Cheat Sheet to Business Structures [INFOGRAPHIC]

Starting a business is an exciting journey for many hopeful entrepreneurs. However, it can also be intimidating, overwhelming and incredibly scary stepping out on your own. You may have the business side of things under control and mapped out, but now you have to focus on the legal requirements to officially launch a business corporation. Selecting a business entity is based around the needs (present and future) of the business and its owner(s). Business and personal assets, business taxes, start-up costs, and the inclusion of shareholders are just a few examples of choices that impact which type of business entity you choose to file for. Here are the basics that you need to know as you decide whether to register as an S Corp, a C Corp, an LLC, sole proprietorship or a partnership.

What Types of Corporations are Available?

  • Sole Proprietorship: This is the most basic business structure and is established by an individual. Legally, there is no separation from the business and the individual so the owner is completely responsible for its debt and tax liability (as opposed to the LLC, S Corp and C Corp listed below).
  • Partnership: The partners in a partnership can be individuals, corporations or trusts and the ownership is shared among the partners; profits or losses are allocated according to their contractual terms and are reported on the individual tax returns of each owner. As with a Sole Proprietorship, there is no limited liability protection so if the company is sued or acquires debt, the partners’ personal property is at risk.
  • LLC (Limited Liability Corporation): This is a great option for those who want minimal risk when starting their business along with more management flexibility and less complex tax filings. If you happen to go into debt, your personal assets are protected and won’t be revoked to pay for outstanding business expenses. Additionally, your net income or loss is “passed through” to the personal income of the owner(s)/member(s), and is simply taxed as personal income for state tax returns and federally taxed as a partnership (in the case of a multi-member LLC) or as a sole proprietor (in the case of a single member LLC). LLCs can have one owner or be a partnership, can be owned by non-US citizens, and involve less management requirements than an S Corp or C Corp.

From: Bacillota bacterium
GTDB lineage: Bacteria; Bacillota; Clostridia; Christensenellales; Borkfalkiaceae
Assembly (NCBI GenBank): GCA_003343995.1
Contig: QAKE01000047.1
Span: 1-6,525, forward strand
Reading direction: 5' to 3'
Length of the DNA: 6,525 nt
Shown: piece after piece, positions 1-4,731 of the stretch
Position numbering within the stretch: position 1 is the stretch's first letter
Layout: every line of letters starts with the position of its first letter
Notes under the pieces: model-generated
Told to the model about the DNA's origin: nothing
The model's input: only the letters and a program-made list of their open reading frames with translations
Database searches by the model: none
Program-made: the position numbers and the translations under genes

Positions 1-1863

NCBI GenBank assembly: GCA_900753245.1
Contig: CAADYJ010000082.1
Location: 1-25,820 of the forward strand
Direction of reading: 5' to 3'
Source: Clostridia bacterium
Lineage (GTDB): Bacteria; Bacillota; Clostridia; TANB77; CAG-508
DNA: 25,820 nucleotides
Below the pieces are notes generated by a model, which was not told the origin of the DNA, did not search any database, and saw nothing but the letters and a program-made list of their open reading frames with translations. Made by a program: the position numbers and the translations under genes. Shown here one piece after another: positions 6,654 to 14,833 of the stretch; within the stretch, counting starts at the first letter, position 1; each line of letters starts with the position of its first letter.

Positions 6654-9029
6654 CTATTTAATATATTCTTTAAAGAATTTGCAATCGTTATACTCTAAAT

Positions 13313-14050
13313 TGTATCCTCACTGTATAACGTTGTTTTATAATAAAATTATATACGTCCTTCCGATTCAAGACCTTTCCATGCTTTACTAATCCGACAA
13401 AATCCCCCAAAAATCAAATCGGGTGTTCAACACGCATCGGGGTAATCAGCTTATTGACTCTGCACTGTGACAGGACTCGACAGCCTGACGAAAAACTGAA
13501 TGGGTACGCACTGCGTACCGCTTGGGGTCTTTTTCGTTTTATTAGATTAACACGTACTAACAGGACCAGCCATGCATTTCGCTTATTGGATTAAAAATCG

• S Corp (S Corporation): An S Corp provides limited liability like an LLC but combines it with the pass-through taxation of a partnership. This was enacted so that shareholders could avoid costly double-taxation where their income would be taxed at the company level and again at the individual level. However, there are specific requirements that companies need to abide by to qualify to become an S Corp. You can read more on our S Corp page to understand these requirements.
  • C Corp (C Corporation): A C Corp creates a new, separate, legal entity that is distinct from its owner(s). It can have its own bank accounts, enter into legal commitments, create its own credit identity and purchase property and assets. C Corp owners (called “Shareholders”) also have the benefits of limited liability since their losses are connected to the amount of their investment within the corporation.

Each of these types of corporations have distinct advantages and disadvantages. While the decision to choose which business entity is right for your business may seem difficult, we’re here to help. We love this awesome infographic that was designed by University of Southern California Gould Law School to help you to decide which option is best for you:

Christina​ Morales

Christina Morales graduated from California State University, Sacramento with her B.A. in History and her credentials in secondary education. After teaching high school for several years, she started her own freelance business. She combined her love of creating content with her fascination of technology and since then has had the privilege of writing for a vast array of companies in the business, law, app, cloud computing, and marketing industries. When Christina isn’t writing, you can find her reading on her Kindle, watching HGTV or the Food Network, or crafting with her two little girls.